|by Laura Michonski||Food + Drink, Nightlife||115|
You know what I'm talking about—a place with a special kind of charm. It may be a little (or a lot) run down, yet the drinks are cheap, the vibe is unpretentious, and the locals love it. But does it deserve a spot on your vacation itinerary?
Many years ago, before I lived in New York, I paid the city a visit. Considering myself a savvy traveler, I asked the locals which bar they would recommend and there was this one place (it has long since closed—a casualty of the recession) that everybody raved about: "it's an institution! You have to go!" went the collective wisdom.
Many years later, I moved back—around the corner from this bar, as it just so happens, and one day found myself back in the same barstool I had rejected years ago. It was just as grimy as before, the music just as out-of-date, and some of the furniture might have even been held together by duct tape at this point—yet, it was somehow different. Suddenly I got it. This place was cool—not because the drinks were good (they weren't), not because the atmosphere was great (there wasn't any), not because the place was even sanitary (I'm still pretty sure it was a health risk), but because of the people. The locals gathered there—it was the place you went to kick back and catch up.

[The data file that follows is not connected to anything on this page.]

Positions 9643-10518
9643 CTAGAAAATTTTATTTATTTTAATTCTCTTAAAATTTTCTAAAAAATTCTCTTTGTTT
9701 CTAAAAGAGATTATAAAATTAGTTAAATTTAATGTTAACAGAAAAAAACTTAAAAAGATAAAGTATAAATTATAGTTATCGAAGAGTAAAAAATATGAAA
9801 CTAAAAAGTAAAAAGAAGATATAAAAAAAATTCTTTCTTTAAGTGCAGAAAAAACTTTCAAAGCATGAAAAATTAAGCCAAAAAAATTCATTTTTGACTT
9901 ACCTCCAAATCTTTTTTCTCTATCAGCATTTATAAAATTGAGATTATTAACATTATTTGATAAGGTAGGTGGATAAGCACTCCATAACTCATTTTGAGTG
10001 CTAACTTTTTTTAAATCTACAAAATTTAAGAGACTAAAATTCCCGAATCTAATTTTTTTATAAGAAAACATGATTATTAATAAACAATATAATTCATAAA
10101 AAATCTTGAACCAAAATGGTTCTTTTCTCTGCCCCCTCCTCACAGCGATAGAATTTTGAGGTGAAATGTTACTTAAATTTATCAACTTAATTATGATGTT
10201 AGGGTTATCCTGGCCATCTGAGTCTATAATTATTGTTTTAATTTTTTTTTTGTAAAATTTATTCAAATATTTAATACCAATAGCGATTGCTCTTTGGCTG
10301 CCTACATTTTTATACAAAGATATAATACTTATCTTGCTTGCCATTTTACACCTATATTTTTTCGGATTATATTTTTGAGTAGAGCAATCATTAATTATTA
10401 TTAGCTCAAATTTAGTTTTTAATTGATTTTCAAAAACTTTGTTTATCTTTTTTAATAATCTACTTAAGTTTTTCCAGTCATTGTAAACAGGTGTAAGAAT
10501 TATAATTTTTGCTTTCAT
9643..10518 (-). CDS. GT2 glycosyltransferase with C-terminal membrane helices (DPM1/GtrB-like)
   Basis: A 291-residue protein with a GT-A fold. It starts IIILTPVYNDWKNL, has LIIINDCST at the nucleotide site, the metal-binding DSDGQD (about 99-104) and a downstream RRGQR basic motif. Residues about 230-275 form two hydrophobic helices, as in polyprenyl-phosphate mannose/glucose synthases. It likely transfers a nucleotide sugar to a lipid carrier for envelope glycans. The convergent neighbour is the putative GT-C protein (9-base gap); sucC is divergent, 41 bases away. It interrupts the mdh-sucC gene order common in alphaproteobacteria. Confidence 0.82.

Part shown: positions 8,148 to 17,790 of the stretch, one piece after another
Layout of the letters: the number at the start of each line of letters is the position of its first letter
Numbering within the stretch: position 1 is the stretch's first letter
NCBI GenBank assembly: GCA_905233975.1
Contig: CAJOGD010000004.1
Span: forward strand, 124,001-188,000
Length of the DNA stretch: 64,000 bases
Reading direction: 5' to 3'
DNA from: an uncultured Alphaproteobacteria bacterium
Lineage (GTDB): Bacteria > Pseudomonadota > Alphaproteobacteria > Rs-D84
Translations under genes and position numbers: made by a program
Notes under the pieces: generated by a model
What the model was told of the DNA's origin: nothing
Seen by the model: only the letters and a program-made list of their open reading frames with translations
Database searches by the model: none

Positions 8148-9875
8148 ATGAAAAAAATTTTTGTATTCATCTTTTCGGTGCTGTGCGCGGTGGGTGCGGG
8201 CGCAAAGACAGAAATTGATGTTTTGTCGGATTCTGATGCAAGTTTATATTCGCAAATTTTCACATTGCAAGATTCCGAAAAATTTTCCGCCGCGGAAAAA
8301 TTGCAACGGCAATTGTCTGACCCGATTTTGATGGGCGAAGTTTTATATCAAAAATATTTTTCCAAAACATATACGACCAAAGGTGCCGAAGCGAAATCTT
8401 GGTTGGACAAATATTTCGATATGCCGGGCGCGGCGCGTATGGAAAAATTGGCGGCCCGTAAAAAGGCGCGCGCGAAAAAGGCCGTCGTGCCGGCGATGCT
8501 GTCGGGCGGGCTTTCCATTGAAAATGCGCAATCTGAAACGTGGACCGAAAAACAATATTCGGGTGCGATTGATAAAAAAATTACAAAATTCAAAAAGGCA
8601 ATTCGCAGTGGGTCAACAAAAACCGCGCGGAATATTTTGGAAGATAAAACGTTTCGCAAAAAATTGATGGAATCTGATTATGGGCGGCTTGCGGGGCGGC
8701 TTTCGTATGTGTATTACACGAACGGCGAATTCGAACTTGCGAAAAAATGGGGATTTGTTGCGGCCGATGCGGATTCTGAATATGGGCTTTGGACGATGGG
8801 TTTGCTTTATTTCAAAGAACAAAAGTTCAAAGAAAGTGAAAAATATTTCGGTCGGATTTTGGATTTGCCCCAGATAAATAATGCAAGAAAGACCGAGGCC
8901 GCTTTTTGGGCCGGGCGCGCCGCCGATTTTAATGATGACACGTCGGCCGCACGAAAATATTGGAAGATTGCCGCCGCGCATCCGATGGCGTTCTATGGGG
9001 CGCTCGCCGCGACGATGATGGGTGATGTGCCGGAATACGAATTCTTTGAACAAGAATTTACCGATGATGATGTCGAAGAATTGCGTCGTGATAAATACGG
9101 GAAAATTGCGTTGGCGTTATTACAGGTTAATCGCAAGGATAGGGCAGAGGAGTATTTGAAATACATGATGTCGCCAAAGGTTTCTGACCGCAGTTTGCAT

I had my awakening—yep, no doubt about it—that place was an institution. But that doesn't mean I would have sent a visitor there.
Recently, the topic came up in our office. Do travelers want to know about dive bars in the cities they're visiting? On the one hand, a dive bar can seem like a great window into a local culture. On the other hand, part of what makes a dive bar so special is its local connection—something you wouldn't really appreciate unless you were, well, a local.
What do you think?
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